There’s nothing funny about snoring. Even if your initial tendency is to laugh at someone who snores, there’s really nothing hilarious about it. Try sleeping with someone who snores all the time. You’re not going to be too happy about that, are you?
Normal or occasional snoring doesn’t usually disrupt the quality of sleep. It's annoying but that’s about it. It’s a different thing with habitual snoring. There is no quality of sleep to speak of at all.
Mild snoring may have little effect on the quality of your sleep. However, as the airway becomes more obstructed the effort to breathe likewise increases. If breathing is compromised, the oxygen levels in the blood will drop. This may lead to temporary arousals and sleep may thus become disrupted.
So, if you think that a habitual snorer gets a good night’s sleep, think again. Since sleep is disrupted, a habitual snorer is bound to wake up tired. That’s not good at all. Lack of sleep can eventually lead to some serious health problems.
In the short term, a lack of adequate sleep can affect judgment, mood, ability to learn and retain information, and may increase the risk of serious accidents and injury. In the long term, chronic sleep deprivation may lead to a host of health problems including obesity, diabetes, cardiovascular disease, and even early mortality.
This doesn’t mean that there is no hope for the habitual snorer because there is. It’s really just a matter of choosing the right snoring treatment. So, if you’re a habitual snorer or you’re stuck with one, then take a look at these options.
To start with, you can consider some of these natural options. First of which is to lose some weight.
In a study in the journal Sleep and Biological Rhythms, overweight people were nearly 50% more likely to develop snoring problems over a four-year follow-up than normal-weight participants. That’s because fat deposits in your upper airway can obstruct your breathing, says Men’s Health sleep advisor Dr Christopher Winter.
“Even losing 2kg can make a huge difference,” says Dr Winter.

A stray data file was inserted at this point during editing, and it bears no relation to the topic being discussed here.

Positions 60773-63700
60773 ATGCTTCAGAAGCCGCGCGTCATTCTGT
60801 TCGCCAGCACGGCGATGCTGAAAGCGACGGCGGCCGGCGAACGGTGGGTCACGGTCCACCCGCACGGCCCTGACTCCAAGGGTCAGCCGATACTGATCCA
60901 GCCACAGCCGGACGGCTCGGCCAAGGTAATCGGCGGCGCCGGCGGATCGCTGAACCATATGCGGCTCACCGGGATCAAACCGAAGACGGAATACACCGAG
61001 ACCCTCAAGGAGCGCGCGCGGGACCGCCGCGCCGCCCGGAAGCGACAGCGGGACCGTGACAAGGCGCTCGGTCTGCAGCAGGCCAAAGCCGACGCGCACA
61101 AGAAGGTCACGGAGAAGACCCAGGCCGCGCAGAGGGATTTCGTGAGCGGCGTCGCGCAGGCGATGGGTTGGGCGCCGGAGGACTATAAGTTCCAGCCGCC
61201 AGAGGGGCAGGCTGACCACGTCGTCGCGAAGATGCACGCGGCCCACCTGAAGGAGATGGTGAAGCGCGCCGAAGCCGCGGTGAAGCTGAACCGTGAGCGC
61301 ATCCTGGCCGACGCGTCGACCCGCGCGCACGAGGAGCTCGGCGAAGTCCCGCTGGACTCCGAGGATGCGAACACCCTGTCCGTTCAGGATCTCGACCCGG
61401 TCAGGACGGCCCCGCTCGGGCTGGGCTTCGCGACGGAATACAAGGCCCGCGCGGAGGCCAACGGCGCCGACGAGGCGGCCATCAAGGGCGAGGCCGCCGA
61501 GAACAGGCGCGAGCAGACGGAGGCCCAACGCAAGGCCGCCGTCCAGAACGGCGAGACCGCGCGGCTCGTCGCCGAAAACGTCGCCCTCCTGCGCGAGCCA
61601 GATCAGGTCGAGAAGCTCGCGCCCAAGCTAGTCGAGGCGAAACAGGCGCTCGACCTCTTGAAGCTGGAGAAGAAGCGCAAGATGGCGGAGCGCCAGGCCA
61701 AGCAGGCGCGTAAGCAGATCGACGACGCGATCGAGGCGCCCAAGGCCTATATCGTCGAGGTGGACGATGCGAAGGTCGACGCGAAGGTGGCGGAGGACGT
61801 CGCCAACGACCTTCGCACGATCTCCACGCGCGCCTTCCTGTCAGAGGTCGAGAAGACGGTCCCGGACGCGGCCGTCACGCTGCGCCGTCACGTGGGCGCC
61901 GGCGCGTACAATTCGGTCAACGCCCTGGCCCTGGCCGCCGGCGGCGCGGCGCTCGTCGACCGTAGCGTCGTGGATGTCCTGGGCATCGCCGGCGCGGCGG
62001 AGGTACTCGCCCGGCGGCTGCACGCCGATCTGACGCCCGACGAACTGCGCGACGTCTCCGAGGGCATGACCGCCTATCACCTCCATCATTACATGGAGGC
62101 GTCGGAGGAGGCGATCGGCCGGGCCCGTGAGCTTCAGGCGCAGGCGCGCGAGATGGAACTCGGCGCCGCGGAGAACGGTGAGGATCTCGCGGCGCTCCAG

The second natural option is to stop smoking and drinking.
Smokers are twice as likely to snore than people who don’t puff, finds a study from Howard University. Lighting up irritates your nasal passages, which decreases airflow and makes it hard to breathe through your nose, says Dr Winter.
Alcohol isn’t a great sleep aid either. In a study from Germany, guys who imbibed before bed snored more and louder than those who abstained. Booze relaxes your muscles, blocking the air passage in your throat, says Dr Winter. Cut yourself off a couple hours before hitting the sack.
The third natural option is to change sleeping position. Apparently, sleeping on the back cannot silence the snoring. The best sleeping position to prevent snoring is to side sleep.
Sleeping on your side is beneficial for patients who have obstructive sleep apnea, prone to general snoring, neck and back pain, and for those pregnant.
Interestingly, the fourth natural option is to sing.
Singers score significantly lower on a snoring scale than people who keep their mouths shut, according to research from the UK. Singing strengthens the muscles in your soft palate and upper throat, so they’re less likely to collapse and block your airway.
Fortunately, you don’t have to sound like Sinatra to experience the effects for yourself. The researchers suggest that any type of singing for a small amount of time each day could be beneficial. There’s your excuse to belt out on your drive to work.
Of course, these are natural options to prevent snoring. Other options you can consider are snoring mouthpieces. Snoring mouthpieces have been proven to be very effective. For example, the https://snoringmouthpiecereview.org/sleeptight really works.
Choosing A Snoring Treatment: What Are Your Options? is republished from The Snoring Mouthpiece Review Blog